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Groan {first week of advent}

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O that you would tear open the heavens and come down… {Isaiah}

Whenever Advent becomes the parlance of The Economy or The Industry (especially the Christian industry), we can be certain the Advent known by frightened shepherds and half-crazed prophets, the Advent familiar to a gutsy virgin and a threadbare people, has grown (to some degree) estranged to us. Advent’s force does not arrive via strategically orchestrated initiatives, certainly not from a writer’s well-timed Advent series. The very best we can do is hold tight and try not to mangle the whole affair while we wait for the mystery to happen.

Advent’s force does not answer cue, bidden by the craft of preacher, activist or entrepreneur. Advent first pierces the cold air as a desperate groan from those living at the jagged edges, from those who taste sorrow’s bitterness, those accustomed to the crush of disappointment, of fear. Advent comes first for those who have made a wreck of things, those who carry a legitimate complaint, for those whose existence teeters on the brink. If you do not know any pain, if you have no yearning for what is not yet true, if you have no pang of grief for your sorrow or the sorrow of another…if there is no raw, raspy voice somewhere in the hollows of your soul that every now and again whispers into the ravaging night, God, please…Please tear the heavens and come down… then some of what Advent offers will always stand remote for you.

And this is okay; it simply means you’re not yet ready. But tuck this in your pocket because someday… someday you will be.

Israel cried out for Yahweh to rend the skies, to move, to act — precisely because God was not acting. For generations, God had gone silent, and Israel, fearful that their history and their future might finally be extinguished, begged God to do what God had done for the ancients. On Sinai, the mountain trembled under the weight of the Voice, and on Sinai, Israel (besieged by the thunder and the darkness and the deluge) trembled as well. On Sinai, the people’s terror was so great that they wanted nothing to do with this God who cracks the sky, and they pleaded for Moses to deal with God and leave them be. But now the fear of ruin loomed larger than the fear of thunder. Now Israel stood desperate for God to act, to speak, to do anything that might assure them they were not abandoned.

And God would act. The Heavens would rip asunder so Love could descend. But now is not the time for that story, not yet. This is the moment for the groan, for the question of whether we will survive, the moment to wonder if there will be anything left of us at all.

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Each Monday during Advent, John Blase, Kelly Hausknecht Chripczuk and I will reflect on the same Advent text from the week’s lectionary. This week, it’s Isaiah 64:1-9.

18 thoughts on “Groan {first week of advent}

  1. Advent is for “those who carry a legitimate complaint.” Yes. Beautiful, wise words. Thank you.

    1. you’re welcome, Christie

  2. There is so much here that resonates with me, with where I’m at, with the affirmation that maybe sidling out to the edges, waiting there, might also bring hope and light. This is so wise.

    1. it just might, Katie. just might.

      1. I referenced this in my blog this week for what it’s worth.

        1. It’s worth a lot, Katie. Thank you.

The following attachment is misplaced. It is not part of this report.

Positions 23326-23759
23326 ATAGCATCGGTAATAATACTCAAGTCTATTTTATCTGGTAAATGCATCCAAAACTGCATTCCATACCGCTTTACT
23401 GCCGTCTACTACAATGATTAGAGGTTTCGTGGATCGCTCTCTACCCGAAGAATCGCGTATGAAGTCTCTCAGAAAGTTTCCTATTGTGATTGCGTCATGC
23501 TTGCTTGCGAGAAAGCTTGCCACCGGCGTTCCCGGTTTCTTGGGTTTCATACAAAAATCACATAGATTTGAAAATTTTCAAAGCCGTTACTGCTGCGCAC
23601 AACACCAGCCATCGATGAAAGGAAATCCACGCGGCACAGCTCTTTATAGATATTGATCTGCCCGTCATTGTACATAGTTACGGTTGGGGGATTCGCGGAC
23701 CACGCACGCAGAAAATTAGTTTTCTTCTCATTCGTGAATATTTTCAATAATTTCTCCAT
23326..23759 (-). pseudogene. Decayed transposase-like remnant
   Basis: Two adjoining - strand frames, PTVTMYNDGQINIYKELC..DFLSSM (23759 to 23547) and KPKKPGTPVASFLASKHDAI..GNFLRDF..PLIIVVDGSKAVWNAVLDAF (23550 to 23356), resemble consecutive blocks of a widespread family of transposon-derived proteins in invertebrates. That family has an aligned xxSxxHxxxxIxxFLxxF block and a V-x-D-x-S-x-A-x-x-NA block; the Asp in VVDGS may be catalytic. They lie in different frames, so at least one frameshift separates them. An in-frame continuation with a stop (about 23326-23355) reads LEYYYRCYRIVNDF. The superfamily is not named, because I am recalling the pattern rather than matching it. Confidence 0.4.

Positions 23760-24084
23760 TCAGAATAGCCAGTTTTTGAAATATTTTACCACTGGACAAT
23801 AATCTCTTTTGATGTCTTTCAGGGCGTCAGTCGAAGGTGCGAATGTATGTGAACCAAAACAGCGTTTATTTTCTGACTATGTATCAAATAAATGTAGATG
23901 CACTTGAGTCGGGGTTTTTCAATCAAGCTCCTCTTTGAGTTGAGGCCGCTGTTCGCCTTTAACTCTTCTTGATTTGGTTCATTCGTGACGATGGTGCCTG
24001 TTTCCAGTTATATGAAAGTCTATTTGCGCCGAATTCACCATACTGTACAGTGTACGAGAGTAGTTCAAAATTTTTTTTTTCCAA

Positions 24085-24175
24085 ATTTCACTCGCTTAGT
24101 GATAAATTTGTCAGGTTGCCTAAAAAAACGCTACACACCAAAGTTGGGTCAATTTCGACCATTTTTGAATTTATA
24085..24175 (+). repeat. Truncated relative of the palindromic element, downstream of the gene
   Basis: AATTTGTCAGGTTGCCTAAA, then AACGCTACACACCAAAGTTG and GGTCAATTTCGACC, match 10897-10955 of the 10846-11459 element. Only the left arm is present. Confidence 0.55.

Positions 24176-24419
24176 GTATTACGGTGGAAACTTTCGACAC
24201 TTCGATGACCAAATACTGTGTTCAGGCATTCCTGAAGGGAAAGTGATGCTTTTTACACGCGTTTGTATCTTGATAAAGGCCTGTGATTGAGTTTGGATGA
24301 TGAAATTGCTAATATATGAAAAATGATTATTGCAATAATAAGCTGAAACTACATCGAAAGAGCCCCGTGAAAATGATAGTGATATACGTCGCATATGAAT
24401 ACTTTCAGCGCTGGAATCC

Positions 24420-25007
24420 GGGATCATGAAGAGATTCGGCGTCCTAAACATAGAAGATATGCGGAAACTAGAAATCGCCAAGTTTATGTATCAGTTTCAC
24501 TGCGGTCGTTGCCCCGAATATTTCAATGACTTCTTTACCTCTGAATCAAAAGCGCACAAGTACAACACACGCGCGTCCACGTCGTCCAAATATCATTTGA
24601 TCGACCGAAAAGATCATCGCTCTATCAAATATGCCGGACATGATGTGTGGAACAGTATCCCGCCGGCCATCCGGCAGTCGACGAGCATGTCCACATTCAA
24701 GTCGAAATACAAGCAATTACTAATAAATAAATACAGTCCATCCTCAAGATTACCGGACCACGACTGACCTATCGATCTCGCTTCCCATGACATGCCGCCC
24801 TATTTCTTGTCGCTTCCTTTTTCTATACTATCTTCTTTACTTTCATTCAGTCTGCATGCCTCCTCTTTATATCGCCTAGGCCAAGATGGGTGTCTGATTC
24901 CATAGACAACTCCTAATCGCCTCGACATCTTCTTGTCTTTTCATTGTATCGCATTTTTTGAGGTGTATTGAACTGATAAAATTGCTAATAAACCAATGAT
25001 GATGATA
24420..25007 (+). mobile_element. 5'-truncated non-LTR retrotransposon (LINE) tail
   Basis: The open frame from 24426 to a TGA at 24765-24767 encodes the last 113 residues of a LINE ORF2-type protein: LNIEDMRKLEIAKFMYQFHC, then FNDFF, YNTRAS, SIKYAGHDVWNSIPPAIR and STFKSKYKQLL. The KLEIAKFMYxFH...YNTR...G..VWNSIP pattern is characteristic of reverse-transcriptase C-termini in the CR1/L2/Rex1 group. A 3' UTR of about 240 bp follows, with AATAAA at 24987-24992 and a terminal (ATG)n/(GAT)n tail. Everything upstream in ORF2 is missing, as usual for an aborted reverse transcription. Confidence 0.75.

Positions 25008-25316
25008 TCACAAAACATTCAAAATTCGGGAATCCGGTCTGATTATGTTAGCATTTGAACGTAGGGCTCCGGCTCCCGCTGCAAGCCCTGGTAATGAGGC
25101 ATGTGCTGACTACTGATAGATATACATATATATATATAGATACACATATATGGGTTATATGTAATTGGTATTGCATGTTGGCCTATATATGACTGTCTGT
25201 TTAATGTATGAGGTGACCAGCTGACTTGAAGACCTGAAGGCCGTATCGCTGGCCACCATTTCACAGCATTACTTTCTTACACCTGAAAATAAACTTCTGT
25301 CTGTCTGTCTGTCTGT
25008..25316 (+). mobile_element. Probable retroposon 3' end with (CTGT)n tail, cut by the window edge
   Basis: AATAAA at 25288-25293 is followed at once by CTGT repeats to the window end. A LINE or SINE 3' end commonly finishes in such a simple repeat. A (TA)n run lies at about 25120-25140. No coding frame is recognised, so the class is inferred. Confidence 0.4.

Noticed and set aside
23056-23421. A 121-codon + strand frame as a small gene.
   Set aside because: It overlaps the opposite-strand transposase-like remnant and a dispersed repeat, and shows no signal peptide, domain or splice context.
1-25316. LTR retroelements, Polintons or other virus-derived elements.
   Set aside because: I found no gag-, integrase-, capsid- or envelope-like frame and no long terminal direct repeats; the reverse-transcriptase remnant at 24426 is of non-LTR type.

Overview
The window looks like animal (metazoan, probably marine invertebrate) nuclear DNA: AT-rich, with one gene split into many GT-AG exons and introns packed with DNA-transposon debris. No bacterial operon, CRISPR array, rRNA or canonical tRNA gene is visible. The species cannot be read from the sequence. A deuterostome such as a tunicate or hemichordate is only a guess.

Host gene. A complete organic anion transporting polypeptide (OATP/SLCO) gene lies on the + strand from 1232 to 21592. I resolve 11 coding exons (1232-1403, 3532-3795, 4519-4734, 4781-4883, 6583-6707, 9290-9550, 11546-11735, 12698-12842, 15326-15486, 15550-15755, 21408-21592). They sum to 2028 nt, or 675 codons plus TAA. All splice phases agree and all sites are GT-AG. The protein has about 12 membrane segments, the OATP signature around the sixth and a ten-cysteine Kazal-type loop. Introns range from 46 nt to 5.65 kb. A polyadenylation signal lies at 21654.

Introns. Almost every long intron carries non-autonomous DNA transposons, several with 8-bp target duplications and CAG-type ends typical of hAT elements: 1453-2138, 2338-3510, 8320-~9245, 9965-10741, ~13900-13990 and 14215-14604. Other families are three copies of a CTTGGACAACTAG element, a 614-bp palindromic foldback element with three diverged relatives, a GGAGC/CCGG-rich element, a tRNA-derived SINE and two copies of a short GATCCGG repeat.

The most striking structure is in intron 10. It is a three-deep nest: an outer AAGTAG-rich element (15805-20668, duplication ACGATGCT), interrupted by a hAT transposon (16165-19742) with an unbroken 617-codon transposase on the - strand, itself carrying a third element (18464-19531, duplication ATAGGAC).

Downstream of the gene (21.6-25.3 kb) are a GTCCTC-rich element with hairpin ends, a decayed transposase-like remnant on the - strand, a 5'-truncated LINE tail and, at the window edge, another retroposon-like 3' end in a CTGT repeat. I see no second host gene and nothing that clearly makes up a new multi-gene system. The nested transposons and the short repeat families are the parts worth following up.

3. I love that you capture, Winn, the opposing reactions – the fear and wanting nothing to do with Sinai and, later, the desperation of waiting for God to show up. I have known both, sometimes know both at the same time. It appears that the same act, the same God, can be good news or bad depending on our position and willingness to be shaken to the core.

    1. shaken…good word for these days

  4. Your words tug me this morning into a quieter and more awe-filled reality. Thank you Winn.

    1. you’re welcome, Mary. Thanks for reading.

  5. Groan….yes. This is beautiful and truth that hits home with me. Thank you for sharing it.

    1. I’m glad whenever thing hit home. Thanks for reading.

  6. […] a blog post by Winn Collier that speaks to this dark season and gave me the courage to post this: http://winncollier.com/groan-first-week-of-advent/. And here is another one by Beth Harrison […]

  7. oh, yeah – those longing for a breakthrough, a breakout. Advent exactly. Thanks, Winn.

    1. Exactly.

  8. […] A rescue the president, justice system, nor any civil rights leader can provide. Writer and Pastor Winn Collier’s words on Advent ring so […]

  9. “Advent first pierces the cold air as a desperate groan from those living at the jagged edges, from those who taste sorrow’s bitterness, those accustomed to the crush of disappointment, of fear. Advent comes first for those who have made a wreck of things, those who carry a legitimate complaint, for those whose existence teeters on the brink.” Certainly we are all reeling from the dark events of the last few months here in Charlottesville, but the reality is that a certain crushing reality weighs on some members of our community 24 hours a day, 365 days a year. They might become mentally ill, alcoholics, drug addicts, homeless, and/or victims of even more violence, and then society penalizes them even more. So, in our own groaning, we get a taste of what is an everyday reality for some people. Have compassion, and treat all with care and respect. In that way, we can help channel a little advent, a little Kingdom, into the world.

    1. That’s right, Tina. In so many ways. Thank you for being present with many of our neighbors in precisely this place.

words have a way of making friends. drop a few here.